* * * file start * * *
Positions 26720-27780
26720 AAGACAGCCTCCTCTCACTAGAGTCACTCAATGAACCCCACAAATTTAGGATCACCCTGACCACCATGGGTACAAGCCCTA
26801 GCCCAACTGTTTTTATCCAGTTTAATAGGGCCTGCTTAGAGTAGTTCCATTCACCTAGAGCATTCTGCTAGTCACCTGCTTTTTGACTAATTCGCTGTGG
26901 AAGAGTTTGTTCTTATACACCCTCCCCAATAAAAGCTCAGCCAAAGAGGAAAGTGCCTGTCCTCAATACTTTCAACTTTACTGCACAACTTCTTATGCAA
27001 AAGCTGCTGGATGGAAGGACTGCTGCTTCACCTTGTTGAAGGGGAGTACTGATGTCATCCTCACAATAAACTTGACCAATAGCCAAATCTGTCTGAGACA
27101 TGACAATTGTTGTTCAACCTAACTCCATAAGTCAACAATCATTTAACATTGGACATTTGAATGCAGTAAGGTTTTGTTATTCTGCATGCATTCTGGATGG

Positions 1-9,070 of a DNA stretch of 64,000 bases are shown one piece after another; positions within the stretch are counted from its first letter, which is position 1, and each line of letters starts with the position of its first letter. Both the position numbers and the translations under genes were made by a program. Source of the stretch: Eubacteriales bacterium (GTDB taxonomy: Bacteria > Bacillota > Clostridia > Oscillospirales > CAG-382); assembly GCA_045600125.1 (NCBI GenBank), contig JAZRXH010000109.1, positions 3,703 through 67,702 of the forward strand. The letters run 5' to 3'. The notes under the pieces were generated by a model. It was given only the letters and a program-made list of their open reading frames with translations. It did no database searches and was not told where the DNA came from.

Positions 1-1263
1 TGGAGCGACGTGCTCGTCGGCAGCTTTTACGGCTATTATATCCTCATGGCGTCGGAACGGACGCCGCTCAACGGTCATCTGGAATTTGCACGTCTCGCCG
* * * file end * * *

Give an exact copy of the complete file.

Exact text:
Positions 26720-27780
26720 AAGACAGCCTCCTCTCACTAGAGTCACTCAATGAACCCCACAAATTTAGGATCACCCTGACCACCATGGGTACAAGCCCTA
26801 GCCCAACTGTTTTTATCCAGTTTAATAGGGCCTGCTTAGAGTAGTTCCATTCACCTAGAGCATTCTGCTAGTCACCTGCTTTTTGACTAATTCGCTGTGG
26901 AAGAGTTTGTTCTTATACACCCTCCCCAATAAAAGCTCAGCCAAAGAGGAAAGTGCCTGTCCTCAATACTTTCAACTTTACTGCACAACTTCTTATGCAA
27001 AAGCTGCTGGATGGAAGGACTGCTGCTTCACCTTGTTGAAGGGGAGTACTGATGTCATCCTCACAATAAACTTGACCAATAGCCAAATCTGTCTGAGACA
27101 TGACAATTGTTGTTCAACCTAACTCCATAAGTCAACAATCATTTAACATTGGACATTTGAATGCAGTAAGGTTTTGTTATTCTGCATGCATTCTGGATGG

Positions 1-9,070 of a DNA stretch of 64,000 bases are shown one piece after another; positions within the stretch are counted from its first letter, which is position 1, and each line of letters starts with the position of its first letter. Both the position numbers and the translations under genes were made by a program. Source of the stretch: Eubacteriales bacterium (GTDB taxonomy: Bacteria > Bacillota > Clostridia > Oscillospirales > CAG-382); assembly GCA_045600125.1 (NCBI GenBank), contig JAZRXH010000109.1, positions 3,703 through 67,702 of the forward strand. The letters run 5' to 3'. The notes under the pieces were generated by a model. It was given only the letters and a program-made list of their open reading frames with translations. It did no database searches and was not told where the DNA came from.

Positions 1-1263
1 TGGAGCGACGTGCTCGTCGGCAGCTTTTACGGCTATTATATCCTCATGGCGTCGGAACGGACGCCGCTCAACGGTCATCTGGAATTTGCACGTCTCGCCG